That’s why I’ve always planted a lot of fall-blooming perennials. This year, I have two perennials that are surprising me with how pretty they are — and an annual that took it’s time blooming but is now really putting on a show in my back alley.

The perennials are both natives to Minnesota, purchased from Prairie Moon Nursery as plugs last spring. This is the first time I’ve gotten so many blooms from plugs, which is likely because the number of weedy plants in my new garden is like, zero, where there were thousands of them surrounding my previous garden.  On to the surprises…

Clouds of blooms in late summer and fall on false aster

False aster (Boltonia asteroides): Truth in advertising, these look a tad weedy until they start blooming, and according to the Minnesota Wildflowers website, they can be aggressive. I’ve put them near my back fence, facing the alley, and they are in really rotten soil, so I’m hoping that will contain them. Now for the good part — the blooms! They are big, a bright white and yellow cloud of daisies. The plants usually start blooming in August, but mine did not bloom at all until mid-September, which may be related to the location.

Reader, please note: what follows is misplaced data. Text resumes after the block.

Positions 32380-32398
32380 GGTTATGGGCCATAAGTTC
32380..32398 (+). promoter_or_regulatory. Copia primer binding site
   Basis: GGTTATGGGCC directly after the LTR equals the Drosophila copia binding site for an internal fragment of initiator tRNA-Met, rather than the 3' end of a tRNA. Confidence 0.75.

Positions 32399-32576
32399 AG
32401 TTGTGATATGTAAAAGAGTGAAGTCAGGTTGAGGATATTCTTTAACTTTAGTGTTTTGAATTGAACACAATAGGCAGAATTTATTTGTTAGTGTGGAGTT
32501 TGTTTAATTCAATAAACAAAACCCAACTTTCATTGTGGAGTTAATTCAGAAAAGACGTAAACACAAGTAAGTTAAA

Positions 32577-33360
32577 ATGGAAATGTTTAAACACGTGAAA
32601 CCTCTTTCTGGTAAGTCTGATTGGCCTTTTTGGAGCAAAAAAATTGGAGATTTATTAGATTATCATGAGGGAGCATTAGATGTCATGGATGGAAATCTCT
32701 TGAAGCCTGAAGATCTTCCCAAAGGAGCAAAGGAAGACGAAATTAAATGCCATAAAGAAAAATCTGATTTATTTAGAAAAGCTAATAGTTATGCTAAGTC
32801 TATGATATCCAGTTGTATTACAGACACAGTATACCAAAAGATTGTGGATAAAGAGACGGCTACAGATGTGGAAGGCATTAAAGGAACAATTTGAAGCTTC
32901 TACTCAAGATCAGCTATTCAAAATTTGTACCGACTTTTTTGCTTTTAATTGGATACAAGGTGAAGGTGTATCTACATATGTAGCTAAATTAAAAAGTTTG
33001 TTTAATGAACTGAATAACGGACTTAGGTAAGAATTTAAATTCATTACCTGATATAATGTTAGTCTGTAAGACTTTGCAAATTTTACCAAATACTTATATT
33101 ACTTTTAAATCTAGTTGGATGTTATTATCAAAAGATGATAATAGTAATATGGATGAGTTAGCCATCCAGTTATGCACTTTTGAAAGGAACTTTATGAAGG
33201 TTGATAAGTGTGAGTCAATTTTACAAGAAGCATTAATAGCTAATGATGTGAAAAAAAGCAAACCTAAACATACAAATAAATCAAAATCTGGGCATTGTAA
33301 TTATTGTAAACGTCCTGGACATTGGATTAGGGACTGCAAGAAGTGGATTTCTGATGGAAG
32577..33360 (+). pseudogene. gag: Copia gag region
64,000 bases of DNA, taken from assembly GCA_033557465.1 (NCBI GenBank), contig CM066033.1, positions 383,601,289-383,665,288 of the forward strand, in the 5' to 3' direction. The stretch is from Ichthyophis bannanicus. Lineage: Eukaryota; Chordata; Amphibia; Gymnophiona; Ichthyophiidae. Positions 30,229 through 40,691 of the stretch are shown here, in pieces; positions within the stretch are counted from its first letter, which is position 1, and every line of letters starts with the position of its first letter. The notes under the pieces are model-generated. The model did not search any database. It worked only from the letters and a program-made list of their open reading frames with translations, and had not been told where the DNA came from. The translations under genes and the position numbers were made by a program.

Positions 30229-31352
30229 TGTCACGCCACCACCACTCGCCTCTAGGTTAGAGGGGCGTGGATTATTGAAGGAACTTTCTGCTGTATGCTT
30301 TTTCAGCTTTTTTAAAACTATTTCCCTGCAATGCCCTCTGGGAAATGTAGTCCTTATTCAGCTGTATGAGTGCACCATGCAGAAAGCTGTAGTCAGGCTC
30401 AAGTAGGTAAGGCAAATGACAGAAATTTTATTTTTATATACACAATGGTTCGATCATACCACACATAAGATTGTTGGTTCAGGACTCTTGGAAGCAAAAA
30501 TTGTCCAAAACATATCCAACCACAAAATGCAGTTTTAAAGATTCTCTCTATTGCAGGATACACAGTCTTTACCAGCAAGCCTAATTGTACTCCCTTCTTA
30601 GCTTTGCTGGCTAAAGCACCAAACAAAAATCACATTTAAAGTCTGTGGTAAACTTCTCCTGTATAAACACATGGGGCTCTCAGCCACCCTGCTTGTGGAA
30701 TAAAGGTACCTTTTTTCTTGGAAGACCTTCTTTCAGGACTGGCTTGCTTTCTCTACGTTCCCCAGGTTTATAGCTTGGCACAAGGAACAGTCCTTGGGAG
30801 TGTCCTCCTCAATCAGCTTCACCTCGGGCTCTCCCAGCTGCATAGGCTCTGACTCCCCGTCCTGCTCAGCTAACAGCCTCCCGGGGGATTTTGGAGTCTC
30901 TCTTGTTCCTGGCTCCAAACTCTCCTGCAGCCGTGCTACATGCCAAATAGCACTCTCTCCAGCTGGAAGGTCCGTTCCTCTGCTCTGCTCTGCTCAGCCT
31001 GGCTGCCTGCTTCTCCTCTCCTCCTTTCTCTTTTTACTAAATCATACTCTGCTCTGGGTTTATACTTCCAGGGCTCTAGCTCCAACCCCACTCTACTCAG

It’s a pollinator magnet, too.
The bloom shape of wild quinine is airy.

Wild quinine (Parthineum integrifolia): I’ve heard several folks who are experts on native plants recommend wild quinine as easy care and attractive to people and pollinators, so I decided to give it a try in the new garden. The blooms come in August, but look pretty for a long time. They are often compared to yarrow because the blooms have a flat, sort of bubbly appearance. The foliage is large and a bit rough, so these will be moved this fall to the back of the border they are in.

The blooms of ‘Heavenly Blue’ morning glory really are blue but they change color over time.

‘Heavenly Blue’ morning glory: Like a lot of gardeners, I planted Grandpa Ott’s morning glory once and regretted it for years. (So did my poor neighbors, who ended up with a thick patch of it!) But I really wanted some screening between our patio and the alley and decided to grow ‘Heavenly Blue’ there. The plant took awhile to get started, but eventually it crawled up the trellis I gave it and took off in both directions along the fence. Starting about Sept. 20, it began to bloom, really bloom. That’s late for morning glories, but the pale blue blooms, which then turn kind of purplish and white as they fade are worth the wait.

Neighbors? What neighbors? Between the bean arch and the morning glories, I’ve got lots of cover.